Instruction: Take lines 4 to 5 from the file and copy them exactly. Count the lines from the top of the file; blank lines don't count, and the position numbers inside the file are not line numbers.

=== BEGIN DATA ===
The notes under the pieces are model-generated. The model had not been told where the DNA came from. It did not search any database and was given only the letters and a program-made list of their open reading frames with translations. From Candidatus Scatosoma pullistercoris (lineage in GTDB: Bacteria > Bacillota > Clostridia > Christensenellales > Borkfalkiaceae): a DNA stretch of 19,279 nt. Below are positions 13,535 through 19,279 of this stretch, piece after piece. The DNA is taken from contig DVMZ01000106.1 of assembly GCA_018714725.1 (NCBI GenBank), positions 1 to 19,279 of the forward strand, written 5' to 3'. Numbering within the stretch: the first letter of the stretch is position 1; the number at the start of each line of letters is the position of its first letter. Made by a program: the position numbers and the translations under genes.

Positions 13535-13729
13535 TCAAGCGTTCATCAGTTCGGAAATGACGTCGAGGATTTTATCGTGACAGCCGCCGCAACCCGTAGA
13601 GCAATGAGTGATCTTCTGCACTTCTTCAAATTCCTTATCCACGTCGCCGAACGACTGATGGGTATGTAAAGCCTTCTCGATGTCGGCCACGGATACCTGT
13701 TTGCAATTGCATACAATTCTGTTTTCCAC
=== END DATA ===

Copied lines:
13601 GCAATGAGTGATCTTCTGCACTTCTTCAAATTCCTTATCCACGTCGCCGAACGACTGATGGGTATGTAAAGCCTTCTCGATGTCGGCCACGGATACCTGT
13701 TTGCAATTGCATACAATTCTGTTTTCCAC